A week from now, either Theresa May or Jeremy Corbyn will enter Downing Street. Many, of course, will have made up their minds long ago. After 18 months of shocking headlines about Corbyn’s past pronouncements and anti-Semitism in his party, Theresa May would likely have to announce a ban on shechita for some to consider backing her main rival for Number 10. While the candidacy of prominent community members at the forefront of fighting anti-Semitism may help to avoid a dramatic erosion of support beyond the low levels of 2015, the wrath they faced from some quarters is a measure of the anger the Labour brand currently stirs up among parts of Anglo-Jewry.
Jewish voters may be swayed by Brexit, cost of living, the economy and local candidates as well as ‘Jewish’ issues, but it’s likely the latter will weigh even more heavily on people’s minds than usual next week. The fact the Tory manifesto didn’t mention Israel certainly raised eyebrows but in many ways question marks – and there were many when the UK reportedly played a leading role in UN resolution condemning settlements – have since been put to bed through actions marking her out as one of Israel’s greatest international friends. The UK’s stance against the anti-Israel bias of the UN Human Rights Council and unprecedented condemnation of then Secretary of State John Kerry was especially striking.
Where questions persist over Corbyn’s positions on some forms of boycotts and the Balfour Declaration whose centenary we mark this year, May has made clear it would be marked with “pride”. She makes no mention in her article of the Dubs amendment, whose curtailment was widely condemned, but on tackling anti-Semitism where she seeks to stress clear blue water between herself and main rival, saying her record of zero tolerance stands in contrast to his. On this, as the PM rightly points out, she has indeed been “strong and consistent”.
Certainly, that take will ring true with many of our readers. Rhetoric of zero tolerance has all too often not been matched by actions; a suggestion that our concerns have not been taken as seriously as they should. The cases Ken Livingstone and Oxford Union Labour Club. The speedy readmission of Jackie Walker, only for the party to have to suspend her again, stand out.
It’s true many of the offensive social media posts revealed over the last year were posted well before Corbyn became leader. It’s also true his clear condemnation of Nazi-Israel comparisons (a favourite of anti-Semitic elements on the Left) were a step forward and that both main parties have adopted the IHRA definition of anti-Semitism. But there’s no getting away from the fact that under his watch the party has repeatedly fallen short in the way it has dealt with some cases.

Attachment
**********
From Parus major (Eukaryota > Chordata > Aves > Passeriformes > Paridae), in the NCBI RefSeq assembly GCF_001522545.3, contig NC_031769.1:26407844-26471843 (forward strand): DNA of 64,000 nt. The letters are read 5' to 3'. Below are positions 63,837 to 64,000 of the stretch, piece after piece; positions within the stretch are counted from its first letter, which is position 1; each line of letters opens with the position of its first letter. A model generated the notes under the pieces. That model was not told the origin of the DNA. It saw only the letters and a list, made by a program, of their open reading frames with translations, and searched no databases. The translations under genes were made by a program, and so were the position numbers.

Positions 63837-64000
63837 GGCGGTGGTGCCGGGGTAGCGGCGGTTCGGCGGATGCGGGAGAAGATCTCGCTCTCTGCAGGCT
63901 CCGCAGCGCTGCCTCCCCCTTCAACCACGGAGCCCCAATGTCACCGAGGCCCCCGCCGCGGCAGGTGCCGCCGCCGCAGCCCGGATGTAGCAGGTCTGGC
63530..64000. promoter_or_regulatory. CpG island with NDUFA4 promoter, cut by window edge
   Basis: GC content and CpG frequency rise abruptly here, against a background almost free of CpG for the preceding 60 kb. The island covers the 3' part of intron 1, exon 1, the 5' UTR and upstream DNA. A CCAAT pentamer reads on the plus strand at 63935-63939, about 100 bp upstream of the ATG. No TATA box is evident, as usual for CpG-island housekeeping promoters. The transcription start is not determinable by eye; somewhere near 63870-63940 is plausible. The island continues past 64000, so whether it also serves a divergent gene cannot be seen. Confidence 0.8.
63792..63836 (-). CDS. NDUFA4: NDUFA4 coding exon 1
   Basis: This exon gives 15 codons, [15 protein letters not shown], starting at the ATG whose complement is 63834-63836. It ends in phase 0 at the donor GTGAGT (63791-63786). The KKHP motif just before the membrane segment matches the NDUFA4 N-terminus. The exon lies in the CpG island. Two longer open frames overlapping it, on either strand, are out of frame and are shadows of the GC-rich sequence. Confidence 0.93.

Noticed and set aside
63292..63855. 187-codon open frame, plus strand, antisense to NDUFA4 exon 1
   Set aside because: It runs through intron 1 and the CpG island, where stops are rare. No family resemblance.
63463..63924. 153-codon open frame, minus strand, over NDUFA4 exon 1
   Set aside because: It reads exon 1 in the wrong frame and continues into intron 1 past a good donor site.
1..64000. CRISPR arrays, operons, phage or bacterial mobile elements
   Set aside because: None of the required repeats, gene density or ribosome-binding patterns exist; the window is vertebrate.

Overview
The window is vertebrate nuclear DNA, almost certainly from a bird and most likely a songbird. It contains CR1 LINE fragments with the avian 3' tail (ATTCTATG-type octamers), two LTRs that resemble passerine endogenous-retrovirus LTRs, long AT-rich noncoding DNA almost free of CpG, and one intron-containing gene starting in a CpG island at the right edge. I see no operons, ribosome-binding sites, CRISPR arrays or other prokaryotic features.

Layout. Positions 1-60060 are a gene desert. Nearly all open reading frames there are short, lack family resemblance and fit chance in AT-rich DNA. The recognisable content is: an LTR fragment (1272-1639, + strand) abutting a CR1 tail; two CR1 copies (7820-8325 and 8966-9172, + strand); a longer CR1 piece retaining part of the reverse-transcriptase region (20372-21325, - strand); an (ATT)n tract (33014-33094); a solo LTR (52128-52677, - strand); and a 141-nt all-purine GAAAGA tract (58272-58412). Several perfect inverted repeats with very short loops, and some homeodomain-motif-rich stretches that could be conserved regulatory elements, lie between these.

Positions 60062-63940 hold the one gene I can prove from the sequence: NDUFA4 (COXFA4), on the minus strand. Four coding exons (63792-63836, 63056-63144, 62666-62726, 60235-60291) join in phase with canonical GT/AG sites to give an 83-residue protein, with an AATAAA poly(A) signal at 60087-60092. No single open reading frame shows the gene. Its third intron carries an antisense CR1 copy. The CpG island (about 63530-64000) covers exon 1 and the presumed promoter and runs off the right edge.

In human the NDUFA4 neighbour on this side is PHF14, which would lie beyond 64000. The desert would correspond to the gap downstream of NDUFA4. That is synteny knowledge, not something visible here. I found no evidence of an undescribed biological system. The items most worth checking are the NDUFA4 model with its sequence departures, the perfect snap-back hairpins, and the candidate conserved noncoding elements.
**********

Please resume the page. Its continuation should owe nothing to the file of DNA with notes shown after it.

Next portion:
Of course there is also no getting away from a 30-year one-sided record on Israel and the Palestinians. The very thought of someone who previously introduced members of Hamas as ‘friends’ and who attended an event where a wreath was laid at the grave of Munich Olympic terrorist becoming PM, is more than enough to send a shudder through many British Jews.
There have been seeds of progress over the last year. Such revelations only undermine the fact that his second speech to Labour Friends of Israel was widely viewed as being more balanced than the first and the final draft of Labour’s manifesto, which unlike the Tories makes specific mention of the Middle East, condemned terror attacks on Israelis. The manifesto, however, also includes a pledge to “immediately” recognise Palestine – a move which would disincentivise negotiations.
With May and Tim Farron having already addressed the community directly through these pages, there is still time for Corbyn to do so for the first time. No one is pretending he would get an easy ride but it’s precisely because of the persistent concern in Anglo-Jewry – so much so that the new JLC chair has suggested his victory would create a crisis for the community – that such direct engagement is so important. And all the more so from a leader who has shown himself ready to go head to head with the PM (which she sidestepped) and who, even his fiercest critics recognise, has outperformed expectations and visibly grown with confidence with every day of this campaign.